If Republicans are hoping to hammer President Clinton for his anticipated veto of the Defend America Act of 1996, they're likely to hit their own thumb instead.
That legislation, now being readied for launch toward the White House by Messrs. Bob Dole and Newt Gingrich, would pour billions more into building a national ballistic-missile defense system, to be up and running by 2003.
This "star wars" theme has been a GOP favorite for over a decade now, dating back to the cold-war days when Soviet missiles posed a very real threat. China has long-range missiles too, but the probability of a US "massive retaliation" deters it - likewise for Russia. The threat most often mentioned now is a "rogue" missile fired off by the likes of North Korea or Libya. The trouble is, no such threat exists today because the technology doesn't exist in those places, and probably won't for at least 15 years. Devices smuggled in by terrorists may be a more imminent threat, but missile defenses don't address it.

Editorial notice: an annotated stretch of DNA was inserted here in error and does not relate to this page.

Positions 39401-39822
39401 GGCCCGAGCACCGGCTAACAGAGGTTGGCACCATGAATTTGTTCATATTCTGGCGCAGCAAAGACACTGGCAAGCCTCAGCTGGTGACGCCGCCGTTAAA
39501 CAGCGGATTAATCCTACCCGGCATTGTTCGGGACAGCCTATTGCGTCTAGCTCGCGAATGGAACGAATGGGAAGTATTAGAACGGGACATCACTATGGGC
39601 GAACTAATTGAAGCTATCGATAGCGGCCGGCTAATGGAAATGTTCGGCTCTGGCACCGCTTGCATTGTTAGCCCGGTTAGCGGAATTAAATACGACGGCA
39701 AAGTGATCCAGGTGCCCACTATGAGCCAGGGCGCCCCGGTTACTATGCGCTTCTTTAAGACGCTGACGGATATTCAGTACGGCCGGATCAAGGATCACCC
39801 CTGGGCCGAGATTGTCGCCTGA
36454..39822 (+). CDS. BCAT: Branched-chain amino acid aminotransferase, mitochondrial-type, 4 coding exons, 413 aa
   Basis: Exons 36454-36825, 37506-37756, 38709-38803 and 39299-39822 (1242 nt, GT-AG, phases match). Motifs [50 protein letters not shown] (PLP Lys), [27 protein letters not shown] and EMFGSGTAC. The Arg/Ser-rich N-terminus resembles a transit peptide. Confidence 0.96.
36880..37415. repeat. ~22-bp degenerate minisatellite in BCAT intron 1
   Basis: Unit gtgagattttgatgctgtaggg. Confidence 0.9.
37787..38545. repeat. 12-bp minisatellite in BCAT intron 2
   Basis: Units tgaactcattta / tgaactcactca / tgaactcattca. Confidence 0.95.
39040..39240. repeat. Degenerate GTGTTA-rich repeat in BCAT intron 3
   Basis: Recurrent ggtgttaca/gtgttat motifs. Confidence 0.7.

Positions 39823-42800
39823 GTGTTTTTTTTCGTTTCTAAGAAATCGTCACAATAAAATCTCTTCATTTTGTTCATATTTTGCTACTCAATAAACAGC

This doesn't mean nothing should be done. Research on missile defenses is prudent insurance against future threats, and such research is funded in the administration's defense budget. Shorter-range missiles are an immediate danger to US forces stationed overseas, as Iraq's Scuds demonstrated during the Gulf war. Theater missile defenses thus make sense and should have a faster development track, as in fact they do.
To try to invert these priorities and make a pitch for quick development of a system for national defense, which could cost anywhere from $5 billion to $50 billion, depending on its extent, is foolishness. It would divert money from more-important defense needs. It makes neither budgetary nor military sense. And when the facts are laid before the American public, Republicans are likely to find it makes very little political sense, either.